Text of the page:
Lifestyle: Why we should love the edible bouquet trend
Fruit Bouquet from Edible Blossoms
It was reported recently that Increasingly, brides are shunning traditional bouquets for arrangements made up with citrus fruits, berries and even cabbages or leeks.
Time was a bride would either choose a flower based on their meaning such as the white lily, symbolising purity (yeah, right), and the red rose for romance. I'm not even gonna start on what carrying a cabbage down the aisle might represent.
The trend is driven by couples keen to use sustainable and local produce and a growing interest in the provenance of food, according to a report in Waitrose Weekend magazine.
Some couples plan to reduce waste by cooking their edible bouquets after the nuptles are over. Edible bouquets can also be the answer to what get a friend or relative who is in hospital but not up to visitors when traditional flowers are a no-no.
Hospitals banned flowers as a health threat in an attempt to stop infections.
Many hospitals have long accepted policies of not permitting flowers in high-dependency units. Since 1996, most hospitals banned flowers from general wards. Motivated by the need “to show they were taking hospital acquired infections seriously”.
They justified the ban on the grounds that flower water contains dangerous bacteria, though it was reported that hospital staff were “more concerned about the practical implications of managing flowers than risks of infection”. One nurse claimed that the biggest problem was curtains knocking over vases resulting in broken glass and water on the floor. Another nurse was “adamantly opposed” to flowers on the ward, saying that staff don’t have time to change the flowers’ water, spillages were responsible for falls and pollen caused hay fever.
Fruit bouquet on arrival
There is a clever answer to how you can send flowers without any of the risks, plus there's added health benefits.
Edible bouquets aren't a new thing but i recently had this same situation whereby I wanted to let a relative I was thinking of them. This was my first time ordering one.
I used a company in Nottingham called Edible Blossoms. Their website was easy to use and offers various bouquets including themed ones for events such as Valentines Day and Weddings. I'm torn on having and receiving flowers. I love receiving them and I think they really bring something to a room, but I hate to see them die - the good thing about the edible bouquet is the obvious fact that you can eat it too.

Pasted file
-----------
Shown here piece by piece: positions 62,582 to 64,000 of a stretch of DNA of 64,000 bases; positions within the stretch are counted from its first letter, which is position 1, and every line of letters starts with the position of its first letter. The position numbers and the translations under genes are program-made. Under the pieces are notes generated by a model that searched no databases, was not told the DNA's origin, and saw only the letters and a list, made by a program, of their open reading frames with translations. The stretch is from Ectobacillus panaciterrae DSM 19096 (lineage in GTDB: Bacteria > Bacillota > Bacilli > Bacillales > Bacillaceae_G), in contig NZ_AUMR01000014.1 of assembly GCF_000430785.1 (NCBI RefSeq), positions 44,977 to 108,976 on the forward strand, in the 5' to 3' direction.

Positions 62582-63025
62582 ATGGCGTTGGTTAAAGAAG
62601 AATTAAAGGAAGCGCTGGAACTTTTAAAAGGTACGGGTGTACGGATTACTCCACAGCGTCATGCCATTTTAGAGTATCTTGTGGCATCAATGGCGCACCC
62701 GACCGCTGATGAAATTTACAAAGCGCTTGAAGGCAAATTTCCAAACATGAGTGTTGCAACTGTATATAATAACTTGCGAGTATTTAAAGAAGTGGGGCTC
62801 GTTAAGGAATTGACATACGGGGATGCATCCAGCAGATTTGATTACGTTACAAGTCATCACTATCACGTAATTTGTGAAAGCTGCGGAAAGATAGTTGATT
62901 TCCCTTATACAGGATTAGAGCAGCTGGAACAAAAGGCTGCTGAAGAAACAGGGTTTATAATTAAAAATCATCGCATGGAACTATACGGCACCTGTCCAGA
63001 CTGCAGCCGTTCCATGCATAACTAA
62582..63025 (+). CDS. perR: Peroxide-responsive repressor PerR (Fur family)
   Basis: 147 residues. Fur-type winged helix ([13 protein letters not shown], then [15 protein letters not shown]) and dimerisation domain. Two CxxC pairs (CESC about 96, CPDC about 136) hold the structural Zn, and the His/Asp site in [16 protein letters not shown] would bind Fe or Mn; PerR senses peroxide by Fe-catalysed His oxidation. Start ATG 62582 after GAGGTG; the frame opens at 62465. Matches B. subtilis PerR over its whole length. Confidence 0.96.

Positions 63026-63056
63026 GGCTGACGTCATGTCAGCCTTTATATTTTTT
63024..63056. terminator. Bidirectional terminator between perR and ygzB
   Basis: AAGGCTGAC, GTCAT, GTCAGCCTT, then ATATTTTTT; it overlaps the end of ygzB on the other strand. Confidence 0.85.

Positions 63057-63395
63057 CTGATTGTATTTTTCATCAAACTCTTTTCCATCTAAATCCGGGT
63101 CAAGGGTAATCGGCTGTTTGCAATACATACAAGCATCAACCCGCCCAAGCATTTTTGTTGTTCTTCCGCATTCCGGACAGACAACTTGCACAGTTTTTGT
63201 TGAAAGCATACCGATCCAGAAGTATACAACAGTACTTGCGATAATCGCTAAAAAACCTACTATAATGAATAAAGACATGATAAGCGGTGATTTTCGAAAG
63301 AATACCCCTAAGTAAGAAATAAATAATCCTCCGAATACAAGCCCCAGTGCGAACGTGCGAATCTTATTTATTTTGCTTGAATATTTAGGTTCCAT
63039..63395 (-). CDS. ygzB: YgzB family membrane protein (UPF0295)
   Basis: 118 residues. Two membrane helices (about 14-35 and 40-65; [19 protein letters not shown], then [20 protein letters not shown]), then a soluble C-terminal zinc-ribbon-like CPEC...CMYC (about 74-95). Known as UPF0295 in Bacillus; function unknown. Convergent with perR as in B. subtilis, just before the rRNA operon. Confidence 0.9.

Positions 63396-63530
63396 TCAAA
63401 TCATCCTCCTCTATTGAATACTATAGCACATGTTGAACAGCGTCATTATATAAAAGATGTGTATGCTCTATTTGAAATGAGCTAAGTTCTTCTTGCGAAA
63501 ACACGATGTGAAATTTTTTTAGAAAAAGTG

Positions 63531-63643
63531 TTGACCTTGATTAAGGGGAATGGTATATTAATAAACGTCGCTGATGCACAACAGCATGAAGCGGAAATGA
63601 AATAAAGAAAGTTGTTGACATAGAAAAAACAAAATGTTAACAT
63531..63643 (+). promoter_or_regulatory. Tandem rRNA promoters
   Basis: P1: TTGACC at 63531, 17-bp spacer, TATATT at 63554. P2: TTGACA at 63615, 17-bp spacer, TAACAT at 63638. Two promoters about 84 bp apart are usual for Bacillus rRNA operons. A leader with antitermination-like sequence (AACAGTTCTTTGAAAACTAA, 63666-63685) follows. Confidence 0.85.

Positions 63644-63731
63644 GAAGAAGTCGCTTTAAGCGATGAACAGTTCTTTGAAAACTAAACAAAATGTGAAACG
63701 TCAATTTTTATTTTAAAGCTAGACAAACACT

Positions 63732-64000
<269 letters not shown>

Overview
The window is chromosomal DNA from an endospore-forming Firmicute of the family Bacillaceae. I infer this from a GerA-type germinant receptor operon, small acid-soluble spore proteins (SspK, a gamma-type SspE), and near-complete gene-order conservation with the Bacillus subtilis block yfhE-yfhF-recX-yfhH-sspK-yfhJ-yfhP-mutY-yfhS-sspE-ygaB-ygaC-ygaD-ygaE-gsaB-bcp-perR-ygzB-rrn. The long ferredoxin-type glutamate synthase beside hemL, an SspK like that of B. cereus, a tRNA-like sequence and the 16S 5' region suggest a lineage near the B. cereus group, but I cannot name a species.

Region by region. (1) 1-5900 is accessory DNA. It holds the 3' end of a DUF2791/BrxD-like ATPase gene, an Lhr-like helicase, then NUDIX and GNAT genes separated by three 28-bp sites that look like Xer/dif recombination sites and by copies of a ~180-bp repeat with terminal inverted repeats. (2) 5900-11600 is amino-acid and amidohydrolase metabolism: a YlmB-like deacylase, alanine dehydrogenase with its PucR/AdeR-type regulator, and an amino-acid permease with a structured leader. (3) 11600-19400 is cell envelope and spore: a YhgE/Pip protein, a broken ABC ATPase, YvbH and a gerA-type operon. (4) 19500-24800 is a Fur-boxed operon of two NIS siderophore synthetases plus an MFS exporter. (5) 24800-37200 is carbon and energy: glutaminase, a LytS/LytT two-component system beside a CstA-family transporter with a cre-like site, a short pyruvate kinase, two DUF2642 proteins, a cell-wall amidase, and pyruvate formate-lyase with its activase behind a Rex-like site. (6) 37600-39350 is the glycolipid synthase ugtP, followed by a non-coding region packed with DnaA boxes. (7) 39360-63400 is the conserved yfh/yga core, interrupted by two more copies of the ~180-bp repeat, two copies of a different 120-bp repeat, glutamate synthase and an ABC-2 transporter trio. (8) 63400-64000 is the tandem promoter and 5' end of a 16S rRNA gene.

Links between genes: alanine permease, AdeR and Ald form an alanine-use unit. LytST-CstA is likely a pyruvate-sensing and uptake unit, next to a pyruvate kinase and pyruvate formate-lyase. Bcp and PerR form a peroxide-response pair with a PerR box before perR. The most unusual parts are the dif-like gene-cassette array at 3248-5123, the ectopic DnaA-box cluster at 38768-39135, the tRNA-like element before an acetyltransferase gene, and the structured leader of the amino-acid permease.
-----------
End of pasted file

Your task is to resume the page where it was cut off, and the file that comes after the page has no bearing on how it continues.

Before you start picturing them carrying an arrangement fit for Harvest Festival, the fruit in the bouquets is arranged, cut and presented to look like a standard flower bouquet.
Orders made before 2pm can be delivered for next day delivery from mid-morning to late evening (as late as 9pm during busy holidays). I checked with the company first that they were happy to deliver to the Queens Medical Centre, as I myself have had many occasions whereby I've struggled to park, then there's the question of parking fees etc. They said they did, so I then ordered online so I could choose from the available bouquets. The company rang me to check the location of the ward. Not having been I wasn't much help and gave them the best explanation Google had to offer. I was later advised that it took them an hour to find the ward (oops). What was nice though was that they text me to advise that the bouquet had been delivered and even told me of the recipients reaction, which is a nice touch.
My Sister-in-law, who received the bouquet, also sent me photos of the gift (which I've used for this post), so you can see how nice they really are. The fruit was lovely and fresh and they use 100% real chocolate in all the dipped Edible blossoms and products!
Another reason fruit is so good as a gift for anybody thats ill is detoxification. If you're fighting infection or you've had an operation, It's not just an old wives tale to eat fruit.The liver is the main organ of detoxification which requires a number of nutrients to function correctly. Heavy treatment protocols such as chemotherapy and antibiotics may reduce the body’s ability to detoxify which can be “reset” somewhat by consumption liver boosting foods, such as fruit, on a daily basis.
Obviously anything that detoxifies has to be good for the skin too - and we all need that, don't we ladies.
Just an aside for the Brides to be, I can't see anything that says a fruit bouquet cures headaches on the wedding night.
What are your thoughts, would you swap the traditional bouquet for a fruit one?